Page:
I spent a
good part of the summer of 1982 in the beautiful sunny city of San
Diego, at government expense, for my second summer of Naval ROTC
training. That summer's training was to be mostly an introduction
(or "orientation," in militaryspeak) to different branches
of the Navy and Marine Corps for us young midshipmen to consider
making our careers in.
One day we
got a briefing on Surface Officer Warfare School (SWOS), which is
just where folks go to learn to drive ships. In other words, it
is the default location where someone lands if he (or she) doesn't
choose to become something else, such as a pilot, a submariner,
or perhaps something really exotic like a diver or a SEAL (the latter
being my personal aspiration). As such, SWOS is not really something
set up to screen people out, because if someone failed, where in
the Navy would he go? To emphasize this point, the instructor joked,
is it, if you fail here, you become vending machine officer on Diego
I had never
heard that name before, and I thought I knew the names of most if
not all of the many naval bases spread around the world. Apparently
others hadn't heard of it, either, because before I could ask, someone
else did it for me.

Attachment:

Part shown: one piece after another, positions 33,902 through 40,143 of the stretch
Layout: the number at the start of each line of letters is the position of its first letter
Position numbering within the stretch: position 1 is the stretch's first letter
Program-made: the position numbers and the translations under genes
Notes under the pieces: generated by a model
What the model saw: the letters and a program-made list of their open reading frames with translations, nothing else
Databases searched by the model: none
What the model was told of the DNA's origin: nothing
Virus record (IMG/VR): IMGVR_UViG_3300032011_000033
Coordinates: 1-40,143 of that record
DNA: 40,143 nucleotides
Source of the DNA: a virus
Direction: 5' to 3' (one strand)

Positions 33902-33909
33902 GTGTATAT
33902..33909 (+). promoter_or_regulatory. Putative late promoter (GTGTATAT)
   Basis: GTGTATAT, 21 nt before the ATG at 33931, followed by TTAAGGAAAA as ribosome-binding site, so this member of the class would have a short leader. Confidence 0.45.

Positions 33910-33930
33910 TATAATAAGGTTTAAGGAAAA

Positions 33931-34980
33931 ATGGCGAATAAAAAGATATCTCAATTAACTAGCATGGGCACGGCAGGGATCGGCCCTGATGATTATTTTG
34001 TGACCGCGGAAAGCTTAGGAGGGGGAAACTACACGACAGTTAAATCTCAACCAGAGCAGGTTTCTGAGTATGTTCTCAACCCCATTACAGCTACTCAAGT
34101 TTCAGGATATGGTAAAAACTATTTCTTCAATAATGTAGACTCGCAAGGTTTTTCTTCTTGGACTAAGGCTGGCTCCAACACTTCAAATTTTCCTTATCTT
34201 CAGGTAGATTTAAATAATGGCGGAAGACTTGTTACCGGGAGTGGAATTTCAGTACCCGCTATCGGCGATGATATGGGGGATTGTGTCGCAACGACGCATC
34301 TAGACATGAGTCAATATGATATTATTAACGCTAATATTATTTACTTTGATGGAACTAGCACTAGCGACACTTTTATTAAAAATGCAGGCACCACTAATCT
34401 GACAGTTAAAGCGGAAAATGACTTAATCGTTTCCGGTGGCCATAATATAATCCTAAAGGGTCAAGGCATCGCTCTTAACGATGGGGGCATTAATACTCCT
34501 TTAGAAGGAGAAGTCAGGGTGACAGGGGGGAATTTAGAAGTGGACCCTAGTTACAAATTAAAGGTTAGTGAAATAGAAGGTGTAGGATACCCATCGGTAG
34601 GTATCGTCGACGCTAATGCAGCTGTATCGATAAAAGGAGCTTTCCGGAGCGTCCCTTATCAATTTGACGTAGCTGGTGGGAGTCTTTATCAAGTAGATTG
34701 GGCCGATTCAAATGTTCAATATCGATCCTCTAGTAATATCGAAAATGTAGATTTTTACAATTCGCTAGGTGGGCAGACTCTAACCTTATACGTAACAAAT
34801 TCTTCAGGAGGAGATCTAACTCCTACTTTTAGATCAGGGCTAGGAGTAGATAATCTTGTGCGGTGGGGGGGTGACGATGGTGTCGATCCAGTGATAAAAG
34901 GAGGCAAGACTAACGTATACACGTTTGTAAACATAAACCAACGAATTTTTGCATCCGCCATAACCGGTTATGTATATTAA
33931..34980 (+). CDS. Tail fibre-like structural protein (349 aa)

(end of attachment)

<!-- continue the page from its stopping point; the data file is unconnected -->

Garcia? Where's that?"
an island in the middle of the Indian Ocean, far away from anything.
US Navy owns the whole thing," replied the instructor.
answered that question, but now something began to trouble me. Had
there just been some uninhabited island in the Pacific, waiting
for the US Navy to claim it? There are billions of people on the
planet, and something about this seemed odd, that nobody lived on
this island. It must be big enough to host a naval facility, at
least. Why would it be completely uninhabited? Just as I was getting
ready to ask my question, somebody beat me to the punch again.
replied the instructor. "It was uninhabited."
Oh, well, I
figured, maybe the place has no fresh water. The instructor moved
on with his presentation, and I forgot about Diego Garcia for about
twenty years (I never went on active duty, due to kidney stones
that were discovered about two weeks before I was to be commissioned
in 1984). But when, in the aftermath of 9/11, there were press reports
about detainees being taken to the US Naval base on Diego Garcia,
I certainly knew what and where they were talking about.
But the instructor
had it completely wrong. The island was not empty before the Navy
built a base there. In his defense, he was just repeating a lie
that had been told to him, and had never had the inclination to
question it (just as I didn't at the time I heard it). Finding the
truth about a place like Diego Garcia in 1982 would have required
an afternoon trip to the library and some serious research. But
thanks to the revolution we call the Internet, the truth is only
a mouse-click away. If you haven't already, I urge you to take a
few minutes and read the truth about Diego Garcia. It's right here.
Foye [send him mail] is
an independent software developer living in Austin, Texas.